I'm on Ubuntu 14.04.

I pasted something incorrect (from a tutorial) into my /etc/fstab file. As a result, the root file system will not mount when the machine boots up.

I know what needs to be fixed in /etc/fstab, but I cannot save the file (or any file) because the system boots as read only.

As root, I tried:

mount -o remount,rw /

to no avail. The error message cited the section of bad options that I pasted into /etc/fstab.

I read some stuff about booting into single user mode by adding 'single' to the end of the kernel parameter. I can't seem to find the kernel parameter. On the grub menu, I highlight Ubuntu and press 'e' which brings up a file with some sort of configuration, but there is no 'kernel' parameter to be found.

I'm relatively new to linux. Can anyone help me figure out a way to fix my /etc/fstab file so that Ubuntu will boot normally?

  • Can you make a live USB and boot to it? The kernel parameter is the line that begins with linux ....
    – muru
    Commented Feb 15, 2015 at 22:09
  • ah thanks for pointing out which is the kernel parameter. i will try to add 'single' to the end of it and follow instructions from there.
    – Daveh0
    Commented Feb 15, 2015 at 22:31
  • 2
    mount -o remount,rw / should work. What are the exact error messages? Commented Feb 15, 2015 at 22:38
  • @Gilles - it worked after I booted into single user mode
    – Daveh0
    Commented Feb 15, 2015 at 22:55
  • mount -o remount,rw / -U <uuid> did it for me, where <uuid> is found in the output for blkid.
    – jorisw
    Commented Jul 11, 2023 at 19:11

2 Answers 2


The way you have tried the mount command still uses the information from /etc/fstab.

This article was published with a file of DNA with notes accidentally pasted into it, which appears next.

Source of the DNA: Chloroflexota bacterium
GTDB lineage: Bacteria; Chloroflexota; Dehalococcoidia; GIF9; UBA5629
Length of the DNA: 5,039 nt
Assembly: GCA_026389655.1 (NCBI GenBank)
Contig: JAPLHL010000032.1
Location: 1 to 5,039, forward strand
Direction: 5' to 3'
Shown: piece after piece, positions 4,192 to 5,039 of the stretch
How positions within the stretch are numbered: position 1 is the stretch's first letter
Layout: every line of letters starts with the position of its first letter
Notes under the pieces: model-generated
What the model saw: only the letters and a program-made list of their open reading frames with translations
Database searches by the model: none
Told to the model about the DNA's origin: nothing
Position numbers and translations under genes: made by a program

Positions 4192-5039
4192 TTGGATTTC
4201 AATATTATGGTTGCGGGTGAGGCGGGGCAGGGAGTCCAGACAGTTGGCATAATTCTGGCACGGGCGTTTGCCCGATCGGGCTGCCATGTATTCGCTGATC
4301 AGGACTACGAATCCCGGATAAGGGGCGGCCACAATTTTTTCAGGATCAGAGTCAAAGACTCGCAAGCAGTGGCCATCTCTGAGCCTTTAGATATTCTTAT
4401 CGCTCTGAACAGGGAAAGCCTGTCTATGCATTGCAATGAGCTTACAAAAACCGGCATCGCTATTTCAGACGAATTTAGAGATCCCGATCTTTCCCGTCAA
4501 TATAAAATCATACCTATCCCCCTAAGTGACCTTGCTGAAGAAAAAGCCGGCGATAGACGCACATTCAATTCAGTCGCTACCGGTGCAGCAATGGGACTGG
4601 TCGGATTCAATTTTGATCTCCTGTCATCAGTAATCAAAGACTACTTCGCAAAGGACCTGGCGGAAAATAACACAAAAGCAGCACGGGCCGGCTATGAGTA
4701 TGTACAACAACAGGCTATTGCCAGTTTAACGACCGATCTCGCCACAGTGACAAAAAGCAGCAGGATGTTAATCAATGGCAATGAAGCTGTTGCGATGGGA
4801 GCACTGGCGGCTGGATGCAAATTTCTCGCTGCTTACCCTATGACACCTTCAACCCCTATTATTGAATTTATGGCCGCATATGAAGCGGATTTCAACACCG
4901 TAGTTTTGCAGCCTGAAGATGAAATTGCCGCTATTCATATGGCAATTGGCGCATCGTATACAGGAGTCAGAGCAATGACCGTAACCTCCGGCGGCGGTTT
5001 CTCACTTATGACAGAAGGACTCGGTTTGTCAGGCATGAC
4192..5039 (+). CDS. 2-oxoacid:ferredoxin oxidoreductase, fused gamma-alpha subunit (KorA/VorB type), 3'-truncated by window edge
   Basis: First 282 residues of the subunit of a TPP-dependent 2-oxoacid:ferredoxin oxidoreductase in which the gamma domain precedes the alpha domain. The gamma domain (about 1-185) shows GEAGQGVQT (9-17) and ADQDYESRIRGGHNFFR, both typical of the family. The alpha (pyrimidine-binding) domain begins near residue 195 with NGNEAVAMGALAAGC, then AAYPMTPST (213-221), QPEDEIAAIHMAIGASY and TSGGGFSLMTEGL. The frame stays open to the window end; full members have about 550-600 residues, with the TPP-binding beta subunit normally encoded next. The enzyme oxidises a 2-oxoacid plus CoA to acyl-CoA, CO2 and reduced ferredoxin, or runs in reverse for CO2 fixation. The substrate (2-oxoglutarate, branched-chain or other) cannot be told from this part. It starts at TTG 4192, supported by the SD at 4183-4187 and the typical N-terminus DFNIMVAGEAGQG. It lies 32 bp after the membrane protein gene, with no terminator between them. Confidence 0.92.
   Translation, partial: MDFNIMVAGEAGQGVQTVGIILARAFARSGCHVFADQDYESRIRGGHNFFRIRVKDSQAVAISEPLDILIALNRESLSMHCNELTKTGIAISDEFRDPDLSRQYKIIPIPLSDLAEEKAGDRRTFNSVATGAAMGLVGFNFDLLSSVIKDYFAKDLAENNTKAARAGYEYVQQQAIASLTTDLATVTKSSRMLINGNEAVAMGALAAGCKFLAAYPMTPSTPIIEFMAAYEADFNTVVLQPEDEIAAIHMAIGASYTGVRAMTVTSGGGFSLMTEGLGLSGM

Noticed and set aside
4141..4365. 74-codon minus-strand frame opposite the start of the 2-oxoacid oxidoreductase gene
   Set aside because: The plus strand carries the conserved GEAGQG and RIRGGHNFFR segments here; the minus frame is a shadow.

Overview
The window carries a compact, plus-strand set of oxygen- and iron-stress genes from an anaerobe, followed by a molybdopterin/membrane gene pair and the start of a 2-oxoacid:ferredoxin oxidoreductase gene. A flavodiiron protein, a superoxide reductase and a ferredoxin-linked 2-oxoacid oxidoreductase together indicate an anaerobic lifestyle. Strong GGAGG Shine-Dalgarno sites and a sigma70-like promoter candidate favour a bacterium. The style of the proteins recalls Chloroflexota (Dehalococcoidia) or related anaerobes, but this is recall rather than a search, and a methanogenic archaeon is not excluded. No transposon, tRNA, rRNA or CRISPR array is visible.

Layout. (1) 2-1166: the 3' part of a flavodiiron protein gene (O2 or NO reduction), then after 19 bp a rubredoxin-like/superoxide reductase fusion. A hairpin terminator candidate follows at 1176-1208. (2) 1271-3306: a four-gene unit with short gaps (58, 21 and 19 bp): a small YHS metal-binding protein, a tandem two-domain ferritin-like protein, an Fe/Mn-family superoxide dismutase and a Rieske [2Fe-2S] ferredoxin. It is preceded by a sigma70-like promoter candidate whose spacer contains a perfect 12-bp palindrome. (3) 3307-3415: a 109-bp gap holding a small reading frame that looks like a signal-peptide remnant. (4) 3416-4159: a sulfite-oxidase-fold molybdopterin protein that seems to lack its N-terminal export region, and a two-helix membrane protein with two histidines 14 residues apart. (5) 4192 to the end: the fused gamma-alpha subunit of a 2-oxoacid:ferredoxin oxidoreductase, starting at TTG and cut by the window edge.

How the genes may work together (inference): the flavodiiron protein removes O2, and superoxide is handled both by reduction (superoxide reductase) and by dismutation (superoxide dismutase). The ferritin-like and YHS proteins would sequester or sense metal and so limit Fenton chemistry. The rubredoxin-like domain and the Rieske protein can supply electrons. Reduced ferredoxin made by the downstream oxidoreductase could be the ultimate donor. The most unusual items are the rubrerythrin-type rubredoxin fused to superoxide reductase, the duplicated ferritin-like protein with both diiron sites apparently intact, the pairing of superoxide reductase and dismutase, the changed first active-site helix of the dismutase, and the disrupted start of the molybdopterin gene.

Try the following version and it should work independent of the contents of /etc/fstab:

sudo mount -o remount,rw /dev/sdb6 /

Note: Instead of /dev/sdb6, use whatever device is valid for your drive.

  • Thanks! I can now see my /etc/fstab. But now I see that nano and vi are not found.
    – Tomachi
    Commented Jul 28, 2021 at 11:36
  • 1
    Thank you. It's worth mentioning that you may need to run it with sudo
    – testing_22
    Commented Oct 26, 2021 at 2:26

To get things back to where they should be, I:

  1. Highlighted 'Ubuntu' at the boot menu
  2. hit 'e' to edit the configuration
  3. in the line starting with linux=, I switched the 'ro' to 'rw' and added the word 'single' at the very end of the line
  4. hit f10 to boot
  5. once it booted, as root, I did:

    mount -o remount,rw /
  6. as root, I edited /etc/fstab to get it where it needed to be

  7. rebooted normally and everything seems to be fixed

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